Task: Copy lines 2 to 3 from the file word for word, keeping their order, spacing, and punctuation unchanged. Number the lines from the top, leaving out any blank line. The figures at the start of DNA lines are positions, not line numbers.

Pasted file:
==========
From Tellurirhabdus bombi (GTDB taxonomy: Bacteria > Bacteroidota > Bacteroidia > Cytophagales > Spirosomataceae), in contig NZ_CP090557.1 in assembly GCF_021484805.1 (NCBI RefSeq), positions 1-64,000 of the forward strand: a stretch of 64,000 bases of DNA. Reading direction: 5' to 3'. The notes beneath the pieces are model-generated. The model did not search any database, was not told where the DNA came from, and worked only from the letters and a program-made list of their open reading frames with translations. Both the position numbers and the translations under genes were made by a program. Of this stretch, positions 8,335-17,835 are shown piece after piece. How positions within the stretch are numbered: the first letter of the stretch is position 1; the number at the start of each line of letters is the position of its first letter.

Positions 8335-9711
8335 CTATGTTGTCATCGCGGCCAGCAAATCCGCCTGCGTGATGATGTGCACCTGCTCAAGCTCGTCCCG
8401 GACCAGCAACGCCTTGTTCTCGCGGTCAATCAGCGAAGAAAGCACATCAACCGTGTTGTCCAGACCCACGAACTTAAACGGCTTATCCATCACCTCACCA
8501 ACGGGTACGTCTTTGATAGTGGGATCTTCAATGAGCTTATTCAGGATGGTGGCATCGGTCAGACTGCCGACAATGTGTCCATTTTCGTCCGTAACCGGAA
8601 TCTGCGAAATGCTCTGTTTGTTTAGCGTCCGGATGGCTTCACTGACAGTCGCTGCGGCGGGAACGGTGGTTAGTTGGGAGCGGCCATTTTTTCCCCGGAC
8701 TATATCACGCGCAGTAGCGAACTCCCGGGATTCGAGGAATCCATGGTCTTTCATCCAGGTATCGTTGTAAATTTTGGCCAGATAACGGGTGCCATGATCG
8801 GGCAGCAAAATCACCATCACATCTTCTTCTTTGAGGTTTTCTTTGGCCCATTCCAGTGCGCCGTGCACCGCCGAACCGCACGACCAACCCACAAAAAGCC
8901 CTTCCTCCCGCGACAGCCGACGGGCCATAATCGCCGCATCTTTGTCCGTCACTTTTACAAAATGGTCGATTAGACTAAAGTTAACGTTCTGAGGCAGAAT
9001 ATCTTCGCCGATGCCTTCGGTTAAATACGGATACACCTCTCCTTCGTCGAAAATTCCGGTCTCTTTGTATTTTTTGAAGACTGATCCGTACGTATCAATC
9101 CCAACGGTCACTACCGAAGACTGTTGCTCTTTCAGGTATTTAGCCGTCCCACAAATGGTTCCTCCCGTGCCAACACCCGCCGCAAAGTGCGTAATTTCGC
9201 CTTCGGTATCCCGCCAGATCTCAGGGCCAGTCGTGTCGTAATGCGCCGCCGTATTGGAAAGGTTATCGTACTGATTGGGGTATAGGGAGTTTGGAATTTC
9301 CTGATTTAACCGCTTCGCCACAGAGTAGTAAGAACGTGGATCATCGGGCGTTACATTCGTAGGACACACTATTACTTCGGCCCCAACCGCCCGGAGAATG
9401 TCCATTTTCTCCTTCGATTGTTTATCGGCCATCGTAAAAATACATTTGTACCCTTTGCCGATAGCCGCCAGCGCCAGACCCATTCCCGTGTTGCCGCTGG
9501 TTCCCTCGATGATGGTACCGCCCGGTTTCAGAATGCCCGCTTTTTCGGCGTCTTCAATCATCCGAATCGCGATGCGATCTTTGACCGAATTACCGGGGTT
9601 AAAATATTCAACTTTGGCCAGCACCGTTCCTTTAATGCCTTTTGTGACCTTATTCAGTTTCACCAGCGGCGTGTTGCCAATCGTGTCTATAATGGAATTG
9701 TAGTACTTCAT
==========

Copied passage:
Positions 8335-9711
8335 CTATGTTGTCATCGCGGCCAGCAAATCCGCCTGCGTGATGATGTGCACCTGCTCAAGCTCGTCCCG